The Smell of Death

The Smell of Death


When it comes to the sad task of finding human remains, cadaver dogs can achieve impressive feats. For this, they make use of their highly developed sense of smell. Usually, unspecific odor compounds are used in training these service dogs, which can result in false positives, e.g., when they encounter an animal carcass. Finding smells specific to the decomposition of human remains could improve the training and success rates of cadaver dogs, as well as allow the development of analytical equiment capable of finding corpses.

Eva Cuypers, University of Leuven, Belgium, and colleagues have analyzed the profile of volatile organic compounds (VOCs) emitted by both animal and human remains. They let the samples decompose over a period of six months, and analyzed the surrounding air using a thermal desorber combined with gas chromatography, coupled to mass spectrometry (TD-GC/MS).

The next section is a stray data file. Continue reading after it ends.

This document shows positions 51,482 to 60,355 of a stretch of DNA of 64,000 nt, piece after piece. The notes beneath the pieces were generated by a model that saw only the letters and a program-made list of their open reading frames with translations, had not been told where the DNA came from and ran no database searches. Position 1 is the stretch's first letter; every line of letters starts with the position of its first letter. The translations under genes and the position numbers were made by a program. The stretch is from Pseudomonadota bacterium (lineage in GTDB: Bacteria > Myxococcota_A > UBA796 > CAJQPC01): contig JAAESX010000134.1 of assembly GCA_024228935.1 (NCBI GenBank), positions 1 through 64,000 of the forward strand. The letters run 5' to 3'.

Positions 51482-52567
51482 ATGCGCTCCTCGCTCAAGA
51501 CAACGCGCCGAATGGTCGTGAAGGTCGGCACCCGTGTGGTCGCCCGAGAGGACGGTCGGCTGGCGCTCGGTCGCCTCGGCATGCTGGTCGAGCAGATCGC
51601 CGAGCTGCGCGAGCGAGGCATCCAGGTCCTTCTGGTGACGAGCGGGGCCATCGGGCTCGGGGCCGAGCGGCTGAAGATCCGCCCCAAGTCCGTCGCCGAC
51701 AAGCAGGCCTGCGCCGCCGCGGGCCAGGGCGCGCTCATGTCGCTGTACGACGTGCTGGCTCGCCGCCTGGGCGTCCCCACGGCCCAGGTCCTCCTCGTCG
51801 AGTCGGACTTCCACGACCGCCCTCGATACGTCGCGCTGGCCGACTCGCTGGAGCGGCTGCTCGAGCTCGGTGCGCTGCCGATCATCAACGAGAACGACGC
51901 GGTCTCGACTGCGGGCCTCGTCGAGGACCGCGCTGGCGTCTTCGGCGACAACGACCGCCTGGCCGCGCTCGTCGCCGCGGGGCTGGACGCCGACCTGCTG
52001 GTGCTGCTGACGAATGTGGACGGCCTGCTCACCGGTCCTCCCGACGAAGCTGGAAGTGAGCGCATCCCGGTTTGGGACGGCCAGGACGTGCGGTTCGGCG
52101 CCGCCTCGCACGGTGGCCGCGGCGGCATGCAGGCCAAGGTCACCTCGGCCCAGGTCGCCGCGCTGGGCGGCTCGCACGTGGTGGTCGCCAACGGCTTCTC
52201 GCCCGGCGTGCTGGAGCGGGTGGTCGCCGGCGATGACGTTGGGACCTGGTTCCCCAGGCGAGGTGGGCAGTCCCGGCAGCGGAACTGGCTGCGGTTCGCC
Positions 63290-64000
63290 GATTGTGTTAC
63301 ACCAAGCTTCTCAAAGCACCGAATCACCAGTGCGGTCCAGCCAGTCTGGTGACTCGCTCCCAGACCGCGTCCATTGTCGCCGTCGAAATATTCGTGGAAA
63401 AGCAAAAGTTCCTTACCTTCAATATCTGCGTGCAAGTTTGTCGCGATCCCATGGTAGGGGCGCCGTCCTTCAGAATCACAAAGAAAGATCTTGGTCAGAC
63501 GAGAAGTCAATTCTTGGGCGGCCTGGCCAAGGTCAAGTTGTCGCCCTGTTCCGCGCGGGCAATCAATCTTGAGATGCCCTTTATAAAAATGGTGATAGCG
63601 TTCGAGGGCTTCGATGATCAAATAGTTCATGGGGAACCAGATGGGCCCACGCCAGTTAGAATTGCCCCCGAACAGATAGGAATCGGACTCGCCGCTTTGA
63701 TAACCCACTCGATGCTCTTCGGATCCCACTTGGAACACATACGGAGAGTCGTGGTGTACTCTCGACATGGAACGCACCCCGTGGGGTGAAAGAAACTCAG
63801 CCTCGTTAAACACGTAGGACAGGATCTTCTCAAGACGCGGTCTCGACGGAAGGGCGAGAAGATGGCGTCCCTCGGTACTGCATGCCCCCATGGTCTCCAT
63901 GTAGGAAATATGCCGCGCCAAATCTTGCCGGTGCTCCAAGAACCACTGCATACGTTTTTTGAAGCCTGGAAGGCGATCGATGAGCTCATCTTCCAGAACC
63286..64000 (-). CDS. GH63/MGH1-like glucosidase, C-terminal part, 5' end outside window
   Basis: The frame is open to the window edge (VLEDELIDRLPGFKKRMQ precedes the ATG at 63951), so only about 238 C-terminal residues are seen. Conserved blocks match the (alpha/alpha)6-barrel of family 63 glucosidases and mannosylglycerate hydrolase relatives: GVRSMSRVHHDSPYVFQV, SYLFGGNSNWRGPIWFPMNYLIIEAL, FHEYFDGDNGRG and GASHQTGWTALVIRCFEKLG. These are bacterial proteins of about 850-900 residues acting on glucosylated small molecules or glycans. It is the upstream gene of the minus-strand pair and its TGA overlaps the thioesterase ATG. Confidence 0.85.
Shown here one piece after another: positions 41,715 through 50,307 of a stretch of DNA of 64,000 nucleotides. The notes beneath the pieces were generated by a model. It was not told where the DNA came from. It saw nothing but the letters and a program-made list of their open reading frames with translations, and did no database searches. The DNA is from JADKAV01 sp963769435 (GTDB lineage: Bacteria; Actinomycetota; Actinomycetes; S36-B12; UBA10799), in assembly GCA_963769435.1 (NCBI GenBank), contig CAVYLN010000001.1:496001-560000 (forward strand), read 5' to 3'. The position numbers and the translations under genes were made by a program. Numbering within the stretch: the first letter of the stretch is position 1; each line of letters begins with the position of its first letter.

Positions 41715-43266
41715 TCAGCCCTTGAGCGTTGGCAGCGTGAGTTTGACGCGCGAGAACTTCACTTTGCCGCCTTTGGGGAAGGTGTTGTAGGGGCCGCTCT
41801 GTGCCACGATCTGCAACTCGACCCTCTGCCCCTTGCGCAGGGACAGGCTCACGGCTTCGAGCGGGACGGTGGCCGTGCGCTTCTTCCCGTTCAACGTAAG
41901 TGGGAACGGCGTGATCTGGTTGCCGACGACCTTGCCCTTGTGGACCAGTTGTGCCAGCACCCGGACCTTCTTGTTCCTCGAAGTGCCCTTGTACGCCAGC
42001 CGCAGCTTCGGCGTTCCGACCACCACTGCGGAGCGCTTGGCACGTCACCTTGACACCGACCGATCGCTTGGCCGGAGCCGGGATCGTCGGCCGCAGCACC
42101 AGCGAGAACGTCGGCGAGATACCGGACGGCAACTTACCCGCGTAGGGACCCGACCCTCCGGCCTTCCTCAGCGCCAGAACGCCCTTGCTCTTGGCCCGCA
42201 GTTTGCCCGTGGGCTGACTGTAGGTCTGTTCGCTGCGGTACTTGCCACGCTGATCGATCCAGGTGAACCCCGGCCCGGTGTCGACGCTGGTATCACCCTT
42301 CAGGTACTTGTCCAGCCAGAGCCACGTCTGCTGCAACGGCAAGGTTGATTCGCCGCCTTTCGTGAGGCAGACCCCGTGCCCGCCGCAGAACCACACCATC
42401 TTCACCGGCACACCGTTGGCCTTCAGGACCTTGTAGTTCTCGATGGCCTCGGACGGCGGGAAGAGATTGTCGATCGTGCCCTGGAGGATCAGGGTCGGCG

The researchers found 452 different VOCs across a wide range of chemical classes, including esters, ketones, ethers, alcohols, and aldehydes. While is was not possible to separate the human samples from all animal remains, eight compounds were found to be specific for either human or pig: diethyl disulfide, methyl(methylthio)ethyl disulfide, 3-methylthio-1-propanol, pyridine, ethyl propionate, propyl propionate, propyl butyrate, and ethyl pentanoate.

Pig and human tissue show very similar decomposition, which supports the use of pig remains as analogues for human tissue. However, in this study, pig remains could be told apart from human remains based on five different esters. The team aims to further investigate this aspect and find a human specific marker, which could benefit a range of forensic disciplines.


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